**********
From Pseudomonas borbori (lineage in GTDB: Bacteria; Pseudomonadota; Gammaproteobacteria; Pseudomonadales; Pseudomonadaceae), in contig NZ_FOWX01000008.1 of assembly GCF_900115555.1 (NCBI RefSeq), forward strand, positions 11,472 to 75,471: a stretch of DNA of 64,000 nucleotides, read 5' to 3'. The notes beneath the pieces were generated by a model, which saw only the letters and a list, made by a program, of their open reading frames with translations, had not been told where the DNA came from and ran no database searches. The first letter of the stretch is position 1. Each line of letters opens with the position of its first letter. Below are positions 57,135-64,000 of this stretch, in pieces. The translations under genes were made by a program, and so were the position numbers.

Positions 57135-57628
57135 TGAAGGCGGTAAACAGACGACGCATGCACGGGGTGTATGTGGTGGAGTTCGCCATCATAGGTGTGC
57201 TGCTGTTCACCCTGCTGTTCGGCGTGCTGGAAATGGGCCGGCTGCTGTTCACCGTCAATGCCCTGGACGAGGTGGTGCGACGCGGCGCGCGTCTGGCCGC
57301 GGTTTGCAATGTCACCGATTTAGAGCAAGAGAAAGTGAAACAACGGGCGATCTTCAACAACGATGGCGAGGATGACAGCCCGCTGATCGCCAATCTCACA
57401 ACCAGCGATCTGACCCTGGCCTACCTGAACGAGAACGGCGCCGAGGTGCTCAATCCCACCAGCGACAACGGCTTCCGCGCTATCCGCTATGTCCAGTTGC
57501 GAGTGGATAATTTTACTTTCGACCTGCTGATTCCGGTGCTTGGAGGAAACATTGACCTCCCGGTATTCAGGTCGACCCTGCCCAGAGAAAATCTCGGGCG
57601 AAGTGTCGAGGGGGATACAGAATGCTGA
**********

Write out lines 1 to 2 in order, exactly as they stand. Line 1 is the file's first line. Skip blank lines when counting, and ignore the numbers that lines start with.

From Pseudomonas borbori (lineage in GTDB: Bacteria; Pseudomonadota; Gammaproteobacteria; Pseudomonadales; Pseudomonadaceae), in contig NZ_FOWX01000008.1 of assembly GCF_900115555.1 (NCBI RefSeq), forward strand, positions 11,472 to 75,471: a stretch of DNA of 64,000 nucleotides, read 5' to 3'. The notes beneath the pieces were generated by a model, which saw only the letters and a list, made by a program, of their open reading frames with translations, had not been told where the DNA came from and ran no database searches. The first letter of the stretch is position 1. Each line of letters opens with the position of its first letter. Below are positions 57,135-64,000 of this stretch, in pieces. The translations under genes were made by a program, and so were the position numbers.

Positions 57135-57628